Saturday, September 13, 2008
Swiss Solar Taxi in NYC
The rain flaps clap against the sides of the futuristic, blue electric low-rider, and West Side Highway drivers crane their necks to make out the origin of the odd automobile, with its solar panel trailer in tow. As the passenger raises his right arm to signal a lane change, the driver sounds the giddy, high-decibel horn.
“New Yorkers love it,” said Palmer. “They all want to trade cars with me.”
This week, America’s largest metropolis is graced by the presence of the Solar Taxi, and the inventor-cum-driver, Louis Palmer, is more than happy to enlighten auto mavens, alternative energy aficionados, and naysayers about his creation.
Solar Taxi’s historic around-the-world journey thus far has encountered only a few minor breakdowns and just two small accidents, when cars collided with the solar panel trailer in Syria and India.
“Having driven over 1000 passengers, this little car is still running like a Swiss clock,” said Palmer.
With a start and finish in Palmer’s hometown of Lucerne, Switzerland, the Solar Taxi has already driven through 28 countries in 14 months. So far, 36-year-old Palmer’s adventure has traversed 5 continents, and he promised his mother that the zero-emissions vehicle would be home by Christmas.
“Palmer has a bold, idealistic vision,” said Johann Aeschlimann, spokesman for the Swiss Consulate in New York.
Half of the Solar Taxi’s power actually comes from the solar panels on the trailer, while the other half is taken from the power grid when Palmer charges up at night, using whichever adapter is necessary in the host country.
The Solar Taxi is a concept that represents the tremendous promise of alternative energy, said Palmer, who acknowledges that he is not advocating for impractical solar powered cars. He refers to it as a taxi so that bystanders feel free to ride along.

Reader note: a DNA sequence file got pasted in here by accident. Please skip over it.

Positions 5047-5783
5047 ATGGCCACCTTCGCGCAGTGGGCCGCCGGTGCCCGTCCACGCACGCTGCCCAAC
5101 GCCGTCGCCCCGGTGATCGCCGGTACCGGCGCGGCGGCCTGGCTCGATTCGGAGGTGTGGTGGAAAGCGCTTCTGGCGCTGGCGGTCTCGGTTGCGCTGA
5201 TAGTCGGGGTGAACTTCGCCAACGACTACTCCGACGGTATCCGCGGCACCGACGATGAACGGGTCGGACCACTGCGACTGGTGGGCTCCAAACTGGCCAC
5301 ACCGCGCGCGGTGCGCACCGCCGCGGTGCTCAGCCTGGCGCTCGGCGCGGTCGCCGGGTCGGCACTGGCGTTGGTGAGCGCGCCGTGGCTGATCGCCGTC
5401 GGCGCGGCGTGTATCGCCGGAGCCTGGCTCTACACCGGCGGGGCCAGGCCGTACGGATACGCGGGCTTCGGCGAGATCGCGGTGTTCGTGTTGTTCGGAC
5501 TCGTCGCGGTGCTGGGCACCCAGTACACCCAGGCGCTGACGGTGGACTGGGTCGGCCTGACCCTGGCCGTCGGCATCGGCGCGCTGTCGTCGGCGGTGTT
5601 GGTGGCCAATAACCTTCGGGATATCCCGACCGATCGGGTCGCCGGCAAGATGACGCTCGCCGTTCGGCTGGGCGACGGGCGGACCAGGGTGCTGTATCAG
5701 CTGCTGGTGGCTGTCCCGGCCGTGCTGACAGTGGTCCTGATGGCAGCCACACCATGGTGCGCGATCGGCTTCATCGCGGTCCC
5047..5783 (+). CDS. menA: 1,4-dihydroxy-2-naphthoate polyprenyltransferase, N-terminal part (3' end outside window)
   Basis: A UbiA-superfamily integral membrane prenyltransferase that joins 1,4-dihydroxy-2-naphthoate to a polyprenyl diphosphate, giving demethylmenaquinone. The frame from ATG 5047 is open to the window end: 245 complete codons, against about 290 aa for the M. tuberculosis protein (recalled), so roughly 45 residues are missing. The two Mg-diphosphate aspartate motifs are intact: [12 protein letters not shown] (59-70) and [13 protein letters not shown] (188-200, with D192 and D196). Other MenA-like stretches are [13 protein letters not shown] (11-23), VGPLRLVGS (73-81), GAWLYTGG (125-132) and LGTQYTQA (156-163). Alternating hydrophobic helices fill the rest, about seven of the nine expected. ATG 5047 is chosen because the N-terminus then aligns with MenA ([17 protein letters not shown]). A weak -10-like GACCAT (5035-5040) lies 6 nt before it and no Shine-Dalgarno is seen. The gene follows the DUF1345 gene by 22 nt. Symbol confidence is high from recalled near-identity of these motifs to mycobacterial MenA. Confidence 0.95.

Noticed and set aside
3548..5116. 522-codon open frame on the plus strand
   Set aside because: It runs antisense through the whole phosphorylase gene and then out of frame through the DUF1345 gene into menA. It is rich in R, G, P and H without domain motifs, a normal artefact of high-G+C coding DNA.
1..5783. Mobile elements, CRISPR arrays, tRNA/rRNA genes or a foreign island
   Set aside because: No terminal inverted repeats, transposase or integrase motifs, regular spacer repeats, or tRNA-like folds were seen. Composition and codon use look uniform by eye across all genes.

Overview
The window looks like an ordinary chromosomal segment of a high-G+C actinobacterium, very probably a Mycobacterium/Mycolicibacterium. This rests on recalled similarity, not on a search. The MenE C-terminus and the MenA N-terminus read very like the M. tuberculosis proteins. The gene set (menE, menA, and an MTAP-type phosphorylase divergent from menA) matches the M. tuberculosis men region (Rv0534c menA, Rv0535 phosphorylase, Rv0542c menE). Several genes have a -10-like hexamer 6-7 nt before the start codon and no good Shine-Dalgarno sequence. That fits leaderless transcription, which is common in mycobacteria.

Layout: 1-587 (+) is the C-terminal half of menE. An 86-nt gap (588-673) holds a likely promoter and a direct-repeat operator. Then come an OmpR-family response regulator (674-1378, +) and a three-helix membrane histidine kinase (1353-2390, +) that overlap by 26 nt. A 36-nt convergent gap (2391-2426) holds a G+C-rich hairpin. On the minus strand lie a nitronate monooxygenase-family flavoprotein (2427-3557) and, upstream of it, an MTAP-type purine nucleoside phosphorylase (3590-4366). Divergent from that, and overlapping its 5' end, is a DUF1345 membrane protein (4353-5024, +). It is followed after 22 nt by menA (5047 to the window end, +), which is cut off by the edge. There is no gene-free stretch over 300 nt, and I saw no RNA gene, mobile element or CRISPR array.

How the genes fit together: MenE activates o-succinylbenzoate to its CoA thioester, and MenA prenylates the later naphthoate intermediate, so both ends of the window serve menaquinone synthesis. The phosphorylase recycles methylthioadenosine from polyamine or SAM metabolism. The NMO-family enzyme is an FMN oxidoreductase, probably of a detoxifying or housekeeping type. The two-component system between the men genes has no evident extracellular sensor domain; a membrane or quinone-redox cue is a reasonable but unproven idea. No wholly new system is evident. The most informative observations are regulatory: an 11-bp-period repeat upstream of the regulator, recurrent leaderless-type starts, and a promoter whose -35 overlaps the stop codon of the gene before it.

Through the solar car concept, Palmer projects a future in which electric cars plug into the power grid and take power drawn predominantly from solar, wind, and biomass sources. He believes this sort of technology will most quickly materialize in places like Mazdar, a zero-carbon city in Abu Dhabi.
Palmer said that his solar-electric concept hybrid vehicle cost $10,000 to build, while the solar panel trailer was an additional $5,000.
He calculates his energy balance sheet every year with the diligence of the most prudent accountant and likens it to an energy bank from which he can withdraw power with his debit card.
With the car’s electric meter, Palmer always makes sure never to exceed the annual amount generated by the solar cells on his rooftop in Lucerne, which last year harnessed a surplus of 2000 kilowatt-hours in excess of the 3000 kwh used by the Solar Taxi.
The vehicle has a 130-mile-range and maximum speed of 55mph. When the solar panel trailer is attached, the car can run over 300 miles.
“He’s combined technology and innovation to come up with renewable energy solutions, providing us with the inspiration to create scalable solutions,” said Cynthia Smith, a curator at the Smithsonian’s Cooper-Hewitt National Design Museum, which hosted the official New York welcoming of the Solar Taxi.